Photo By Elisabeth Ross
Steven Dietz, the show’s writer, instructs the character of Becky to speak directly to the audience, a routine breaking of the fourth wall that could be either obnoxious or enjoyable, depending on the actress. Luckily for Dreamwell's production, Carole Martin (Becky) is a fantastically pleasant and identifiable confederate with which the audience is allowed to interact. Her stress is palpable, as are her concerns, consternations, and vacillations.
Not as believable, however, is Becky’s extramarital attraction to Walter, played by Dennis Aska. Aska plays his character with an eccentricity that toes the line of creepiness, but it works well given his mannerisms and delivery. Regardless, there is no moment in the play where Aska or Martin ever believably convey to the audience that there exists any true desire between these characters—romantic, sexual, or otherwise. It turns what should be a likeable, identifiable character into someone whose choices and actions the audience begins to detest.
This failing breeds further audience disregard into nearly all the other relationships of the story. Because the audience is never really all that concerned, vested, or believing in Becky’s wishy-washy philandering, it remains hard to give credence to the idea that there’s any concern for her marriage to Joe (Dennis Lambing); and if this primary relationship doesn’t seem at stake, the secondary relationships—such as those with her son (Spencer Loucks) and coworker (Monty Beal)—are little more than fluffy afterthoughts. This is sad, because both Loucks and Beal have some of the best lines (and best deliveries) of the entire night, and I feel the laughs could have been more boisterous and more frequent if the time between them was fraught with greater tension.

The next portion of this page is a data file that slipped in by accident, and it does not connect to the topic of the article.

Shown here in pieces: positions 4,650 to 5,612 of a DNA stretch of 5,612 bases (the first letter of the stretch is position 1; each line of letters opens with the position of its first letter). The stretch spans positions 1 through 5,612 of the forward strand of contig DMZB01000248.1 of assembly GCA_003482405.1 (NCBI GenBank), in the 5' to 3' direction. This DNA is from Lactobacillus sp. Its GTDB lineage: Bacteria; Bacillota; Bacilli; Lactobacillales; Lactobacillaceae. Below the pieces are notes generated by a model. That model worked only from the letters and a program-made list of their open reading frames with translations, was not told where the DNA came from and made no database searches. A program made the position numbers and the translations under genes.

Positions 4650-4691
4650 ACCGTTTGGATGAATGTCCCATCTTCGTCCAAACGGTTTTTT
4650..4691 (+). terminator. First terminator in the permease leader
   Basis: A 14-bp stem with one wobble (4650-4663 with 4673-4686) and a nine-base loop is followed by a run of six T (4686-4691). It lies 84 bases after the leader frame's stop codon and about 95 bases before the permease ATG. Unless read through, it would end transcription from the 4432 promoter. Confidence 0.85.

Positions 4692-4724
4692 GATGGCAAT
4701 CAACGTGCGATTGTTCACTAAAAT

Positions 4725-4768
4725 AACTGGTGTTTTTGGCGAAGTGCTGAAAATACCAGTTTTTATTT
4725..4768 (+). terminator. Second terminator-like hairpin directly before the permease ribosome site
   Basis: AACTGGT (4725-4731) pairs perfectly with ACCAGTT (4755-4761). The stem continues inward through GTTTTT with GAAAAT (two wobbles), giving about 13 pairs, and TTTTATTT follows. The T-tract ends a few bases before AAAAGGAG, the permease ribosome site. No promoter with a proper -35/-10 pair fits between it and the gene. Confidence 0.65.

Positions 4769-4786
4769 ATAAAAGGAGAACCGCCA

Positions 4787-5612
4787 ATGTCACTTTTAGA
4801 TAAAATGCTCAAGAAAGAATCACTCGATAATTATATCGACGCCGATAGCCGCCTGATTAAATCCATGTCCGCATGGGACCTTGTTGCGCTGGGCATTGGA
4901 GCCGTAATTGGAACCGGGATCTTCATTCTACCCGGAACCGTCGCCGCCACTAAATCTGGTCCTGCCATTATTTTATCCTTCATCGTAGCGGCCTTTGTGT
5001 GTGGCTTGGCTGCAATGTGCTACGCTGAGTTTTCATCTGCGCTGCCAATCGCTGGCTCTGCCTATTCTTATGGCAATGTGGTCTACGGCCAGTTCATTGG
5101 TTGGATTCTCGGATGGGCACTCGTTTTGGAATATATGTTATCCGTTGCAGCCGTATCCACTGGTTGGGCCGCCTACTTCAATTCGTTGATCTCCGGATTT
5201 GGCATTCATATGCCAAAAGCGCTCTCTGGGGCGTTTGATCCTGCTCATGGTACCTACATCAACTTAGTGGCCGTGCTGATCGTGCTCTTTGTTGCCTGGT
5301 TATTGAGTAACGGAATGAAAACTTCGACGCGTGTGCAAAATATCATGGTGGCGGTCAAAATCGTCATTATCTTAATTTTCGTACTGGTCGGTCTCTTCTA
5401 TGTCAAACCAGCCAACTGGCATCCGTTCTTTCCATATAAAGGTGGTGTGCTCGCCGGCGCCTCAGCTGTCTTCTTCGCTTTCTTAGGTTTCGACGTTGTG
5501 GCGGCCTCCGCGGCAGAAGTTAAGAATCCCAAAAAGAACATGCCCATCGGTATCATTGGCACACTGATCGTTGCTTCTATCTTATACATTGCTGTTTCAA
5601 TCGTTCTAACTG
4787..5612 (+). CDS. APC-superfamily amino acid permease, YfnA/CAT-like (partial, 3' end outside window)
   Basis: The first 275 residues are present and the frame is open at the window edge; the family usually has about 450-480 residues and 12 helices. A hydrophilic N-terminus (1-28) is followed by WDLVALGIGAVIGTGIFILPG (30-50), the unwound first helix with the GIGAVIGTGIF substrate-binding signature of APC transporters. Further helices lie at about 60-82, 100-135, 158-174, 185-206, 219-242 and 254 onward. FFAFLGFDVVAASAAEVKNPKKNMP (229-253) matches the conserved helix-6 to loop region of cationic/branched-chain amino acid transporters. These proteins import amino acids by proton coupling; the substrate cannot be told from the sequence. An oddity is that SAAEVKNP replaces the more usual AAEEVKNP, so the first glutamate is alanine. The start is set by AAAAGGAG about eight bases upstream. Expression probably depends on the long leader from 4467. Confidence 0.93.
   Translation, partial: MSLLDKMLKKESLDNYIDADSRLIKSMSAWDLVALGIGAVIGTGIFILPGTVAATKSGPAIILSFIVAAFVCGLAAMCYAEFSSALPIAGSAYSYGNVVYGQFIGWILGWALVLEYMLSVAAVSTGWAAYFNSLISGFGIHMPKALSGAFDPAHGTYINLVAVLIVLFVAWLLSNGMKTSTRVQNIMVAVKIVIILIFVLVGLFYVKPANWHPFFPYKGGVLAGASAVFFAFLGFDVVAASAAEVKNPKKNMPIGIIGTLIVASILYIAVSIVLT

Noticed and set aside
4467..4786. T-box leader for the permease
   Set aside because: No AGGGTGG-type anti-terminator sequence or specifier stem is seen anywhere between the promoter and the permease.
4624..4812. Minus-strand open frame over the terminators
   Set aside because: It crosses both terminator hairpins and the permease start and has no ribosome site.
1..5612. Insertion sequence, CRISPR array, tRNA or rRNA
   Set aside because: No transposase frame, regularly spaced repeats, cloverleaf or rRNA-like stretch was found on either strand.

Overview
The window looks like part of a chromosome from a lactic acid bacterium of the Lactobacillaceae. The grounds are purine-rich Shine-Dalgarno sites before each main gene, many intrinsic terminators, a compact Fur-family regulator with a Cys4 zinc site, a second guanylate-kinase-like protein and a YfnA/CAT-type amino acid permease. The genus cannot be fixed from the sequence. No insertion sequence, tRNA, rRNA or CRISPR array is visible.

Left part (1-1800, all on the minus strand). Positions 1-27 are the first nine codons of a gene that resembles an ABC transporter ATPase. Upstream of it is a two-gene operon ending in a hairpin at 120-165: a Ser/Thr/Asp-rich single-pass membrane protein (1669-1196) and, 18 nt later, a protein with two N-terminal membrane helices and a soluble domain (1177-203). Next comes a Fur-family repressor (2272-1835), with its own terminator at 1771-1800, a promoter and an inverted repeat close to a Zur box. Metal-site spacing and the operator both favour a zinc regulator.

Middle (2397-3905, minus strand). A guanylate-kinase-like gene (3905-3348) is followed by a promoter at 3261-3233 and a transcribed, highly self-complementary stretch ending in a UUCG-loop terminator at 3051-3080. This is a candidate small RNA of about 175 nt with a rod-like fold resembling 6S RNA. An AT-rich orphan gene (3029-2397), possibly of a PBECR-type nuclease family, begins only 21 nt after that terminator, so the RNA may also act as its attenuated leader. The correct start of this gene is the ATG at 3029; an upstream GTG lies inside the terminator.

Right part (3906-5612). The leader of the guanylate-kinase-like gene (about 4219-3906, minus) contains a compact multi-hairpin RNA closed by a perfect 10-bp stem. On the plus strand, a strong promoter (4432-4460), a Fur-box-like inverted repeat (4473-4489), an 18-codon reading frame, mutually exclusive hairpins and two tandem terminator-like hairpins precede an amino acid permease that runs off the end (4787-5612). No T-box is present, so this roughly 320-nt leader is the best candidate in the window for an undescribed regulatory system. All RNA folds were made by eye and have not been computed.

The show’s free-flowing, somewhat manic pace could present a challenge to many directors, but the designed set and stage was expertly utilized by Brian Tanner. Despite a small, cluttered set, the night’s situations and rolling action never seemed too tangled or untidy.
Finally, there seemed to be a lot of line-searching in the evening. This might be a personal peeve, but almost nothing takes me out of the moment as much as when I can tell an actor is actively searching their brain for the correct next line of dialogue. Sometimes actors can feign occasional brainfarts as a character idiosyncrasy, but the evening was chock-a-block with moments where I could tell the people on stage simply didn’t have their lines suitably memorized, and that was disappointing.
Overall, I think Becky's New Car is an enjoyable comedy; however, this production would have benefited greatly from some additional rehearsal time. There were some truly enjoyable, laugh-out-loud moments, but the space between them might be a little too far for most audience members to drive.
Becky's New Car runs one more weekend, May 16 & 17 at 7:30 p.m. Ticket information here.